Clip the cable to it using appropriate UV rated cable ties. It appears to me that your house is raised on some concrete or wood piles. It looks similar in construction to my house where there is a concrete foundation around the outside of the house and probably concrete or wooden piles within. If that's the case then if there are vents in this (there really should be) you can poke your wire through one. If not, drill a hole through that outer foundation. It'll require a long bit and a powerful hammer drill - take your time. Then once you are through, poke your cable through and you can then bring it into whichever room you wish.

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    I have never known cable companies to do anything other than this. I suppose it's possible that they do it correctly when working with new construction, but only because the housebuilder does most of the work properly. – John O Jul 7 '13 at 21:50
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    Matt says it, but just to emphasize - you need a drip loop, that is a bend of wire that carries the entering wire below and then up to the point of entry. Any water dripping down the line will fall off the low point and not enter the house. – bib Jul 8 '13 at 2:08
  • @bib I really don't want it brought in that way at all. I want the entry point to somehow get to the crawlspace, so I can bring it to an interior wall. It would probably be ideal if it came straight down from where it is now, and somehow entered. – John O Jul 8 '13 at 2:14
  • The cable in my house is attached below the eave and runs down near the ground. It then loops up (anchored to the brick) so gravity takes care of runoff. It is also sealed with silicone caulk and does not budge - it is anchored both inside and outside and bends to get through the wall. On the inside I have the splitter, modem, etc. on the same plywood panel where the electric is anchored. Works well for me. Also, I have a pipe through the bathroom's wetwall (2x6 studs) going up to the attic, where I can easily drop coax to any wall in the (one story) house. – user4302 Jul 8 '13 at 2:18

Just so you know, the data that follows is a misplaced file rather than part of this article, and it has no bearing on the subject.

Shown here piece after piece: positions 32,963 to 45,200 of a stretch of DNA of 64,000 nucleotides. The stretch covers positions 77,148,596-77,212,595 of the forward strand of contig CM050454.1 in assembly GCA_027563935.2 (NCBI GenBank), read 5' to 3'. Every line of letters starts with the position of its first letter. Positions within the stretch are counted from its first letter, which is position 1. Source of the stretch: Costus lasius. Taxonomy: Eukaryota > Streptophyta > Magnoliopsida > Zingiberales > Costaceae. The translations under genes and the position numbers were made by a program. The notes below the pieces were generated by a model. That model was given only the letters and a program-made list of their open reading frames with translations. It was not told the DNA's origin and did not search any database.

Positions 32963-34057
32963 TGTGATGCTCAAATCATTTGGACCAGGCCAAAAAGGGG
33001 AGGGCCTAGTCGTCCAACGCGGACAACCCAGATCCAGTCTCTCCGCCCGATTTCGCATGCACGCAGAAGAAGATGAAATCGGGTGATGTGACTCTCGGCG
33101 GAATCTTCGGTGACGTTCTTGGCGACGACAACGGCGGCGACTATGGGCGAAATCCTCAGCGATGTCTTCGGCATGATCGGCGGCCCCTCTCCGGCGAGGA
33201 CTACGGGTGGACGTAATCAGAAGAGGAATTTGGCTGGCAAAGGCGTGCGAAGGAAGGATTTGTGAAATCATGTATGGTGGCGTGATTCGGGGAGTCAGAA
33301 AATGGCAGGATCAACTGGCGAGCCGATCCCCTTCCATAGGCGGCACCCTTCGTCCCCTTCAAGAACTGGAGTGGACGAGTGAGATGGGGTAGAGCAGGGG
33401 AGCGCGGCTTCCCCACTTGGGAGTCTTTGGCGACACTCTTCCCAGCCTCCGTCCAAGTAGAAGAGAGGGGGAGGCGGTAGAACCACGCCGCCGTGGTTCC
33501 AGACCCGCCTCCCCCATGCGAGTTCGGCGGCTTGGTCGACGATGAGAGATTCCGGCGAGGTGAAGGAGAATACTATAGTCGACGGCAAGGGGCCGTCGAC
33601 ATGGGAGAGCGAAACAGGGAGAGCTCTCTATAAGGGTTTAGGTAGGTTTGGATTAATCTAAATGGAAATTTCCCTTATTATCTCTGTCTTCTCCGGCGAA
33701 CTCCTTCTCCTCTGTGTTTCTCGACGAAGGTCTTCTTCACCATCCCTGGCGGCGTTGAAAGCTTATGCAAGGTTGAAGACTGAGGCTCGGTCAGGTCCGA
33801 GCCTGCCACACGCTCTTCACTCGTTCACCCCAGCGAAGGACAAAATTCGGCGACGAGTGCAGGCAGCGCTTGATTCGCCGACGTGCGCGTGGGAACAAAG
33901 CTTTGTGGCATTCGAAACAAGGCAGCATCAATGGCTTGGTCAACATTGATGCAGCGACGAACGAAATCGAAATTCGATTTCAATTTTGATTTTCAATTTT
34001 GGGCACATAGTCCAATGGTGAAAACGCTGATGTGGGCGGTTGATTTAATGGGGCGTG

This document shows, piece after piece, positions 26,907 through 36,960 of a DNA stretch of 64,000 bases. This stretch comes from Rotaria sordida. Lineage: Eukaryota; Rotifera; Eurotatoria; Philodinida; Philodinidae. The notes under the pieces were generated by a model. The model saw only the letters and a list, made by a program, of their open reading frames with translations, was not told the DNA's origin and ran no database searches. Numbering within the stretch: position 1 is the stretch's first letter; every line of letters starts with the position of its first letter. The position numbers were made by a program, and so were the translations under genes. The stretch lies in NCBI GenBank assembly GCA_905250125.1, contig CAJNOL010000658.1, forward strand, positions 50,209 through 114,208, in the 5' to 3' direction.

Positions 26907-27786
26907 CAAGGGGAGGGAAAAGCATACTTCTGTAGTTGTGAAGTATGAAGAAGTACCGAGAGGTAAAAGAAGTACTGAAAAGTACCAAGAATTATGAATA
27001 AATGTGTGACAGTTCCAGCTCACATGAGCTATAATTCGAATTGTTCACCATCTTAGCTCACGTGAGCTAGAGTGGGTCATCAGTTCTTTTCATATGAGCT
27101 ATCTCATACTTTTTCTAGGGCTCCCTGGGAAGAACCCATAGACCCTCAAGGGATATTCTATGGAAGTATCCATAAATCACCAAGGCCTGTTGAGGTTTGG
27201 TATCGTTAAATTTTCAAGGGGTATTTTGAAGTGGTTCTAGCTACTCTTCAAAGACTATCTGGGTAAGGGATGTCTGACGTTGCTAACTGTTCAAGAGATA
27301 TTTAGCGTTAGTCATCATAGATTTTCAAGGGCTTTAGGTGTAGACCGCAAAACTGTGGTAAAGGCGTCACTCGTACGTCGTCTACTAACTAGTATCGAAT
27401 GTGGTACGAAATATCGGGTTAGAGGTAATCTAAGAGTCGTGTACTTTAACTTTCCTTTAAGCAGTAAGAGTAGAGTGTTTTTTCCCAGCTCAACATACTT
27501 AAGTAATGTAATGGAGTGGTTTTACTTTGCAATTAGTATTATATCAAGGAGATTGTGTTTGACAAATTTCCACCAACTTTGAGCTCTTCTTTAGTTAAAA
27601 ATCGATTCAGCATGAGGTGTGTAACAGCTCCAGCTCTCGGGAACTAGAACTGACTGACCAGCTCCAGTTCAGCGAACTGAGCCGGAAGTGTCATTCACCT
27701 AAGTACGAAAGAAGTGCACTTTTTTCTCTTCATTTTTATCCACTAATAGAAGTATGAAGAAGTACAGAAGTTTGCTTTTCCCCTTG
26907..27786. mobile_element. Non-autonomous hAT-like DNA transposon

• Drip loop! that was the term I was trying to recall :) – Matt Jul 8 '13 at 3:44

I dug a ditch through my whole yard 1 foot deep to bury my cables. My cable company required this before they came out to move the wires. I would really think about going through your yard if you can. The only reason cables should be in the air is if the area between the box and the house is not diggable.

Once you get the wire to your house I like going in the basement and if I have my choice I would pick close to the main electrical panel. That way you can copy their runs to your rooms.

  • No basement here. Just a crawl space. The trench is a no-go, the former owner put down a concrete slab across the back of the lot adjacent to the alley. It's nice if I have some car work to do, but I can't dig a trench all the way to the pole. Also, while this is close to the electrical panel, I'm only going to wire the incoming coax to my panel for now. I'm not sure there's any point in putting coax to all the rooms, though I'll be doing cat6 for gigabit. – John O Jul 8 '13 at 1:59
  • Is there a place you can go in your yard and then dig from there. Really most of the issue is that everything sits on top of your house. – DMoore Jul 8 '13 at 2:02
  • I know, but I just don't think underground is an option here, not unless I get a jackhammer. If you think this is bad, you should see the wall where they brought the phone line in (we don't get POTS service though). – John O Jul 8 '13 at 2:15
  • I don't know the whole layout of your yard but where the coax is going in on the picture is dirt. Get the cable running to a pole, go down inside it, and dig the rest. I am not suggesting digging up a patio. – DMoore Jul 8 '13 at 2:17

You could chip a small hole in the slab and using a water hose, wash out a small passage under the slab. This would allow you to run a pvc conduit, through which you could run your coax. I would mix up runny grout to fill the remaing void between your conduit and the dirt passage. Not too difficult and keeps you from tearing up a slab.

  • Hello, and welcome to Stack Exchange. It isn't clear where this hole in the slab would be; would you clarify? (A diagram would be wonderful.) – Daniel Griscom May 5 '18 at 15:21